Some of the most interesting trends we're following in the smart security sector involve the use cases for artificial intelligence and machine learning. Because we're still in the early days of these technologies, there's misunderstanding about what AI and ML will mean for these applications. We see four important opportunities taking shape. For manufacturers and security resellers, the time to understand them is right now.
Opportunity at the Edge
According to a survey conducted by ProVigil, some 40% of businesses have changed their security strategy due to COVID-19. The pandemic spurred a need for physical security systems of all sizes to quickly become much more sophisticated. New requirements, ranging from facemask alerting to proximity monitoring and touchless access, have spurred dramatic leaps in system intelligence. To help meet these and other emerging security needs, Edge devices, with their clear advantages in speed and security, have become more important than ever.
A new generation of "AIoT" chipsets designed for AI in edge-facing deployments is making this feasible, and represents the fastest growing IoT platform area. These Edge devices have enough processing power to perform highly complex commands, and enough memory to learn, remember and even act with autonomy. For manufacturers seeking to differentiate their smart security products, the Edge opens up a brand new ballgame.
One of the limitations of legacy systems was the need for outside (read: human) intelligence to evaluate and specify modifications. Once deployed, these systems are of course extensible, but in practice most of them stay relatively fixed. Until now, it took a human integrator to decide how a system could (or should) be extended and when. Today, the system itself can make recommendations, by understanding changing conditions and suggesting pertinent products.
For example, an AI-driven system that can track the local weather can also alert homeowners in advance to an increased risk of flooding or freezing, recommending devices that can prevent costly incidents. Because many security systems include devices from multiple manufacturers, interoperability will be key to these emerging AI concepts. The newly-formed Home Connectivity Alliance will help oversee compatibility and unlock rich new features for end users.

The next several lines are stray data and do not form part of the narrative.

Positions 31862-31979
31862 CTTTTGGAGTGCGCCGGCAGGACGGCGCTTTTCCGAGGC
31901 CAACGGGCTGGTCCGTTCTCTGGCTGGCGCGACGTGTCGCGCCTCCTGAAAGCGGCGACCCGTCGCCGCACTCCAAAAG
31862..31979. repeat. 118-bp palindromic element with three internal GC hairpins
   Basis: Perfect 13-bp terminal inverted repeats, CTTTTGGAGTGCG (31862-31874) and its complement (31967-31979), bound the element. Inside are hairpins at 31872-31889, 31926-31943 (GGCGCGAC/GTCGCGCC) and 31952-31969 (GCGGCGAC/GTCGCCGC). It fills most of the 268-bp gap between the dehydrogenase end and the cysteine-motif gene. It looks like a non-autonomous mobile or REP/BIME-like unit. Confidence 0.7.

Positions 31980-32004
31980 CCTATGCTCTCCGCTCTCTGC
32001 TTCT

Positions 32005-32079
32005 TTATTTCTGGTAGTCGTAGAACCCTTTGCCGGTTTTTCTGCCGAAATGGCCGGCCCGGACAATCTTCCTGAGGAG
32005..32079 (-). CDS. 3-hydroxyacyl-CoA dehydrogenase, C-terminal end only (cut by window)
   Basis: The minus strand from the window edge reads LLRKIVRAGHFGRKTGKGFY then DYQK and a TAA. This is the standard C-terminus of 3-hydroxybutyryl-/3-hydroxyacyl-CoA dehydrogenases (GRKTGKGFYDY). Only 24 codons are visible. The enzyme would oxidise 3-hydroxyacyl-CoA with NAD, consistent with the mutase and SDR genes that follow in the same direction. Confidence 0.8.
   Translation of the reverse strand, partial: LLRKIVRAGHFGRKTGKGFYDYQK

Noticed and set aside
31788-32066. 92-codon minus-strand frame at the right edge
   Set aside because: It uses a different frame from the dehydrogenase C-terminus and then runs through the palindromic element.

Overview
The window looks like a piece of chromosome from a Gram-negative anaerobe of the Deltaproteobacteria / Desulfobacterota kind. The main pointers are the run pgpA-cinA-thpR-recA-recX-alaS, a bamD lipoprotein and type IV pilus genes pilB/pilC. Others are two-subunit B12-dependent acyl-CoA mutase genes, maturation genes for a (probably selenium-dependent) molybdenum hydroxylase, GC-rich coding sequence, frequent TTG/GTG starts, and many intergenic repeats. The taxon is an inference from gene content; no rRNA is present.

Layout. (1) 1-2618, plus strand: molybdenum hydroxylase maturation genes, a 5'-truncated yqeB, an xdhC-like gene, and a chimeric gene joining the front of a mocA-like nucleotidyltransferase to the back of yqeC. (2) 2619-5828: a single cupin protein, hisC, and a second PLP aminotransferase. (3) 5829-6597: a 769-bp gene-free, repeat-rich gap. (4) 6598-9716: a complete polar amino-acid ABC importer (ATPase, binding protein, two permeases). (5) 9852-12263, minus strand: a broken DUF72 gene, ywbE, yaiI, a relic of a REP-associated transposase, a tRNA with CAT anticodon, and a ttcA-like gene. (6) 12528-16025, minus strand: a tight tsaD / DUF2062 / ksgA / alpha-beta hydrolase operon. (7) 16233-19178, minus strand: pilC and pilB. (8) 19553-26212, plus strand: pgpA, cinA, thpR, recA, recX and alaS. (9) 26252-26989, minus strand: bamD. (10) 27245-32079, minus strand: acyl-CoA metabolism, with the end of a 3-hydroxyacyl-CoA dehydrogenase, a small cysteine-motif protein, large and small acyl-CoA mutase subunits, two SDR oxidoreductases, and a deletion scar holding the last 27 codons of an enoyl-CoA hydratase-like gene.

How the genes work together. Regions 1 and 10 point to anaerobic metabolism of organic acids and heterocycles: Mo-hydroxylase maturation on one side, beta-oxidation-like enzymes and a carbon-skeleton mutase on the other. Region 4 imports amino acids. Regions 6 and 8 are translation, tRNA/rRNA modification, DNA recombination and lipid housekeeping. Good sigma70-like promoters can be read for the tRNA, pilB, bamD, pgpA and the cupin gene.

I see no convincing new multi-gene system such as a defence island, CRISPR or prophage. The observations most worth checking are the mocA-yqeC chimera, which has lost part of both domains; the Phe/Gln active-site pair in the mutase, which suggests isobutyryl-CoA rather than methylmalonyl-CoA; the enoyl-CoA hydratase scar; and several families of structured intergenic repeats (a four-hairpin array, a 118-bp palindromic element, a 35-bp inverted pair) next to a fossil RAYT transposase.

While already well-entrenched in public and industrial buildings, we see AI-driven predictive diagnostics becoming mainstream even in residential deployments. Many use cases are obvious; users need to know when it will soon be time to change a battery or replace a sensor, particularly in security applications, where downtime is not an option. Beyond the obvious benefits of reactive reminders (a battery is almost dead, etc.) predictive analytics can draw from a broad range of data to provide future-facing insights that can reduce costs, enhance safety and improve occupant experiences.
The subject of AI-driven predictive analytics for buildings is so topical that the Continental Automated Buildings Association (CABA) has just released an in-depth research study on the subject. The study has intriguing recommendations for OEMs, software providers, service providers and building/property managers. We'll be on the lookout to see which forward-thinking companies will run with them.
Improving the User Experience
Easy is good and easier is even better. With that in mind, it would not surprise us to see manufacturers using AI and ML to simplify automation routines that many end users would want, if they only knew how to create them. Nest pioneered the way here with thermostats that learned how cool or warm you liked your room and automated the climate based on demonstrated behavior. We see more security systems taking this concept further.
How many other commands could be automated in a smart home just by observing and asking? How about a lighting mode that learns the kids' bedtimes and offers to keep their lights off afterward? Or smart lock that knows you're home for the weekend working in the yard, and doesn't lock itself up again until you're done? These are simple routines that are often too difficult to program for many consumers. They don't have to be, and they won't be.
We think the benefits of AI and ML will become obvious as smart security systems continue to evolve. We look forward to seeing more of the latest developments in these areas at the upcoming ISC West Expo.
Lew Brown, Partner, bluesalve partners is a consummate team builder, leader, deal maker, strategist and implementer in Consumer IoT, Consumer Technology and Consumer Goods.
# # #